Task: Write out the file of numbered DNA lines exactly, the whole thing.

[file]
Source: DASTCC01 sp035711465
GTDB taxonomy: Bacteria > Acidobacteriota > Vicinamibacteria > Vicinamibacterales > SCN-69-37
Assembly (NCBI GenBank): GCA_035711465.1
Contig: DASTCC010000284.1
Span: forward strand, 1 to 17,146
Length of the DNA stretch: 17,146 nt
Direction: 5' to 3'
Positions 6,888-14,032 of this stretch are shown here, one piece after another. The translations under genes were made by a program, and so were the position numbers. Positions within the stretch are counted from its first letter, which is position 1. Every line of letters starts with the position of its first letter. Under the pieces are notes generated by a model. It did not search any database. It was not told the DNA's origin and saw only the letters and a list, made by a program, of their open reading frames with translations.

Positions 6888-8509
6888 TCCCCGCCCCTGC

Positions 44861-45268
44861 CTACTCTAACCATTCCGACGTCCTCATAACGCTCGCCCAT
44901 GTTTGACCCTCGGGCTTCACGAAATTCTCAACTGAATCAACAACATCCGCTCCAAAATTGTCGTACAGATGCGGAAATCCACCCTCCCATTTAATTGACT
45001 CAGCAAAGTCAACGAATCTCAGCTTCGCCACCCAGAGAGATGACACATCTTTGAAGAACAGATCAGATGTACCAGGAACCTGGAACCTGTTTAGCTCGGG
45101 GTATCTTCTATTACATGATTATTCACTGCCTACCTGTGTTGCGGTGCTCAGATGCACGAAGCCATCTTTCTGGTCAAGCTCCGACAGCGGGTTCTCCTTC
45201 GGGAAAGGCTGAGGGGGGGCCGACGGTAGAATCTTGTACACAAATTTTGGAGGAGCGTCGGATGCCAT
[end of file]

Source: DASTCC01 sp035711465
GTDB taxonomy: Bacteria > Acidobacteriota > Vicinamibacteria > Vicinamibacterales > SCN-69-37
Assembly (NCBI GenBank): GCA_035711465.1
Contig: DASTCC010000284.1
Span: forward strand, 1 to 17,146
Length of the DNA stretch: 17,146 nt
Direction: 5' to 3'
Positions 6,888-14,032 of this stretch are shown here, one piece after another. The translations under genes were made by a program, and so were the position numbers. Positions within the stretch are counted from its first letter, which is position 1. Every line of letters starts with the position of its first letter. Under the pieces are notes generated by a model. It did not search any database. It was not told the DNA's origin and saw only the letters and a list, made by a program, of their open reading frames with translations.

Positions 6888-8509
6888 TCCCCGCCCCTGC

Positions 44861-45268
44861 CTACTCTAACCATTCCGACGTCCTCATAACGCTCGCCCAT
44901 GTTTGACCCTCGGGCTTCACGAAATTCTCAACTGAATCAACAACATCCGCTCCAAAATTGTCGTACAGATGCGGAAATCCACCCTCCCATTTAATTGACT
45001 CAGCAAAGTCAACGAATCTCAGCTTCGCCACCCAGAGAGATGACACATCTTTGAAGAACAGATCAGATGTACCAGGAACCTGGAACCTGTTTAGCTCGGG
45101 GTATCTTCTATTACATGATTATTCACTGCCTACCTGTGTTGCGGTGCTCAGATGCACGAAGCCATCTTTCTGGTCAAGCTCCGACAGCGGGTTCTCCTTC
45201 GGGAAAGGCTGAGGGGGGGCCGACGGTAGAATCTTGTACACAAATTTTGGAGGAGCGTCGGATGCCAT